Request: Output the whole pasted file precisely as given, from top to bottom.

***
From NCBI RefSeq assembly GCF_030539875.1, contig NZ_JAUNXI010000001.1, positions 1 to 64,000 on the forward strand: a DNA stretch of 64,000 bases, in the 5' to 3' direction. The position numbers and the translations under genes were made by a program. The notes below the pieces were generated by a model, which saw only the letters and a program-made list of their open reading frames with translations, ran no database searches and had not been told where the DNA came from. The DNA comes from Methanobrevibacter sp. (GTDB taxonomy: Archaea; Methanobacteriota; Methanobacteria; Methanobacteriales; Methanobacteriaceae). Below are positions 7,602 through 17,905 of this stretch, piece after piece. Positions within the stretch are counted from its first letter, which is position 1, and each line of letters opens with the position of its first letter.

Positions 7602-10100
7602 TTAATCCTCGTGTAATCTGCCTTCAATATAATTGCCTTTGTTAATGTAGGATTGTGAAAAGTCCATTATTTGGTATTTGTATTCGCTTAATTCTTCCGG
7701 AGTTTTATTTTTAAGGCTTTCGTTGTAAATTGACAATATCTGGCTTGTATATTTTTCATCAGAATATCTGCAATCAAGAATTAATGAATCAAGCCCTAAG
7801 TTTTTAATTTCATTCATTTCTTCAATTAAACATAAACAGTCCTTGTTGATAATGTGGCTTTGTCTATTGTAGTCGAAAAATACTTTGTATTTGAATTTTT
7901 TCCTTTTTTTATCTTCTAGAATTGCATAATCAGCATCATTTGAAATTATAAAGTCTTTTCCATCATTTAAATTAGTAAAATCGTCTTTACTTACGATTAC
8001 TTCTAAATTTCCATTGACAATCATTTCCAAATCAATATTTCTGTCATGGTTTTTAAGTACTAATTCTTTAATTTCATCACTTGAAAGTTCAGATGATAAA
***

From NCBI RefSeq assembly GCF_030539875.1, contig NZ_JAUNXI010000001.1, positions 1 to 64,000 on the forward strand: a DNA stretch of 64,000 bases, in the 5' to 3' direction. The position numbers and the translations under genes were made by a program. The notes below the pieces were generated by a model, which saw only the letters and a program-made list of their open reading frames with translations, ran no database searches and had not been told where the DNA came from. The DNA comes from Methanobrevibacter sp. (GTDB taxonomy: Archaea; Methanobacteriota; Methanobacteria; Methanobacteriales; Methanobacteriaceae). Below are positions 7,602 through 17,905 of this stretch, piece after piece. Positions within the stretch are counted from its first letter, which is position 1, and each line of letters opens with the position of its first letter.

Positions 7602-10100
7602 TTAATCCTCGTGTAATCTGCCTTCAATATAATTGCCTTTGTTAATGTAGGATTGTGAAAAGTCCATTATTTGGTATTTGTATTCGCTTAATTCTTCCGG
7701 AGTTTTATTTTTAAGGCTTTCGTTGTAAATTGACAATATCTGGCTTGTATATTTTTCATCAGAATATCTGCAATCAAGAATTAATGAATCAAGCCCTAAG
7801 TTTTTAATTTCATTCATTTCTTCAATTAAACATAAACAGTCCTTGTTGATAATGTGGCTTTGTCTATTGTAGTCGAAAAATACTTTGTATTTGAATTTTT
7901 TCCTTTTTTTATCTTCTAGAATTGCATAATCAGCATCATTTGAAATTATAAAGTCTTTTCCATCATTTAAATTAGTAAAATCGTCTTTACTTACGATTAC
8001 TTCTAAATTTCCATTGACAATCATTTCCAAATCAATATTTCTGTCATGGTTTTTAAGTACTAATTCTTTAATTTCATCACTTGAAAGTTCAGATGATAAA